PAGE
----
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Showing posts from December, 2016

On The Trail of Claverhouse: The Killing of Matthew MacIlwraith in 1685

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By Dr. Mark Jardine - Posted at Jardine's Book of Martyrs:

Matthew MacIlwraith’s death is one of the most difficult events of the Killing Times to place in a chronological context. He was shot by John Graham of Claverhouse’s troops in Colmonell parish in Carrick at some point in 1685, but no specific date for that event is given.

For all the sources about his death, see here.

When I first wrote about MacIlwraith, it was not clear when he was killed. However, after further research, there is a way of narrowing down the broad time frame for his death by looking at the known movements of Claverhouse in the historical sources for 1685.

Where was Claverhouse?

Claverhouse was involved in operations in Galloway in late 1684, when he was involved in the killings at Auchencloy after a raid on Kirkcudbright Tolbooth. However, the debacle of the raid and its aftermath led to him being replaced in the field by his rival, Colonel James Douglas. Contrary to the black legend of “Bluidy Clavers”, from…

Samuel Rutherford’s Word of Comfort for the Grief of a Child

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Posted at Regeneration, Repentance and Reformation:
Letter 310, to Lady Kenmure, on the occasion of the death of her infant daughter.
Written by, Samuel Rutherford





MADAM,


Saluting your Ladyship with grace and mercy from God our Father and from our Lord Jesus Christ. I was sorry, at my departure, leaving your Ladyship in grief, and would be still grieved at it if I were not assured that ye have one with you in the furnace whose visage is like unto the Son of God.

I am glad that ye have been acquainted from your youth with the wrestlings of God,
knowing that if ye were not dear to God, and if your health did not require so much of Him, He would not spend so much physic upon you. All the brethren and sisters of Christ must be conform to His image and copy in suffering (Rom. 8.29). And some do more vividly resemble the copy than others. Think, Madam, that it is a part of your glory to be enrolled among those whom one of the elders pointed out to John, ‘These are they which came out of great t…

The Covenanters’ Prison, Edinburgh, 1679

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By Dr. Mark Jardine - Posted at Jardine's Book of Martyrs:

After the Covenanters were defeated in the battle of Bothwell Brig on 22 June, 1679, at least 1,184 prisoners were delivered to Edinburgh.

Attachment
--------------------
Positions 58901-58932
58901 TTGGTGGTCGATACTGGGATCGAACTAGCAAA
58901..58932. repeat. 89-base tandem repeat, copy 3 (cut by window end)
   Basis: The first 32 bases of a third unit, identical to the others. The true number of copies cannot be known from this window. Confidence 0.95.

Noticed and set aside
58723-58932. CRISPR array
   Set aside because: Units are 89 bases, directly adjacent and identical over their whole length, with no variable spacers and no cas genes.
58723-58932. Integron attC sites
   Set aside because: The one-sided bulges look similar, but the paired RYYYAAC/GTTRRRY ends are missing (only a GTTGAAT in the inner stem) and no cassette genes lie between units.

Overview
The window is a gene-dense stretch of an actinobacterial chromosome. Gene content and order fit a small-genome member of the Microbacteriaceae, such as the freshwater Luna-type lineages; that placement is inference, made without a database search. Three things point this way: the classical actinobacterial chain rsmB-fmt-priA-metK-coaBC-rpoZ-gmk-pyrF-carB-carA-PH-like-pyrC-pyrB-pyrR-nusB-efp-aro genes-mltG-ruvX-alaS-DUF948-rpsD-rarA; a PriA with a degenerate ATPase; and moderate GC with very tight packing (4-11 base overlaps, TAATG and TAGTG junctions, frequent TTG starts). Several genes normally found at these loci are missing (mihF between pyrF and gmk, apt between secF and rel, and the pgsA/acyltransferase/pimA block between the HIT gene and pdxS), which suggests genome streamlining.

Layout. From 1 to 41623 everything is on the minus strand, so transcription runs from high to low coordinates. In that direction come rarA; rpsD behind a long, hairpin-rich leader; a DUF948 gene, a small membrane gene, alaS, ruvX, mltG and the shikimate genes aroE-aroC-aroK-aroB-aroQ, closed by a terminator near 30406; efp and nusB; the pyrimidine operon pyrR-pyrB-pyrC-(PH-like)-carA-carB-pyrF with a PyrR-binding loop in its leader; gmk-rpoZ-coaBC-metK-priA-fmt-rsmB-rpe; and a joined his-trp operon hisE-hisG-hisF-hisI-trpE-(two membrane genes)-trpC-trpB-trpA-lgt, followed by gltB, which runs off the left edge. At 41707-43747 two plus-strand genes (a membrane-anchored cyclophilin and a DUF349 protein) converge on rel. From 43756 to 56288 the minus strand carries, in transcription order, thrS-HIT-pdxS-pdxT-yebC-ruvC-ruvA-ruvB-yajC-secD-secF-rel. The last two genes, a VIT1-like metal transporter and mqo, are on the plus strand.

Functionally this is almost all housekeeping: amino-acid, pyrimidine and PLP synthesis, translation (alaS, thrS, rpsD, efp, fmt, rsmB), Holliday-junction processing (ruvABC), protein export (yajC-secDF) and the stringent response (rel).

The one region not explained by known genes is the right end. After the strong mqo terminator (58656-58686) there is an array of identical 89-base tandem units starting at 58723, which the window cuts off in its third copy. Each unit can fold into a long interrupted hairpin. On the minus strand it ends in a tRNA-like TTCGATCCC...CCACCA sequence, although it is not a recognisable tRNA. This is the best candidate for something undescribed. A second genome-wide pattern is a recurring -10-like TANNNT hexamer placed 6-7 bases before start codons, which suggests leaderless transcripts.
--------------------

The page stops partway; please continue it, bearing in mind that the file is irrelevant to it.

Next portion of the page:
They were held in Inner Greyfriars’ Yard.


What is today called The Covenanters’ Prison in Greyfriars’ churchyard only covers a small portion of the area where the prisoners were actually held. At that time, The Covenanters’ Prison was not part of the graveyard, but part of a considerably larger enclosure – the Inner Yard – which ran east from the Covenanters’ Prison through the houses, across Forest Road and through the buildings there, to Bristo Place. Today, the pub called Sandy Bell’s lies approximately in the centre of what was the Inner Yard. It was a grass park of over three acres surrounded on all sides by high walls and accessed via a single gate by the Society Port. There was no access via the present-day gate to the Covenanters’ Prison. Instead, a continuous dyke ran across the n…

Lady Colvill imprisoned for her faith (1684)

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By Rev. David T. Myers - Posted at This Day in Presbyterian History:

Entitled to the Benediction of the Savior


In the famous Sermon on the Mount, Jesus pronounced a blessing upon His followers in Matthew 5:10, 11 when He said, “Blessed are you when people insult you and persecute you, and falsely say all kinds of evil against you because of Me. Rejoice and be glad, for your reward in heaven is great; for in the same way they persecuted the prophets who were before you.” (NASB) There can be no doubt that the subject of our post today was entitled to the benediction of the Savior in her life.

Her name at birth was Margaret Wemyss, but through marriage with the Lord of Colvill, she was called Lady Colvill. From that union, which ended with the death of her husband in 1671, she bore two daughters. Our focus today is on this wife, and her son. The former was “A Lady of the Covenant,” and steadfast in her adherence to Presbyterianism in Scotland.

Her “crimes” were two-fold in the eyes of the An…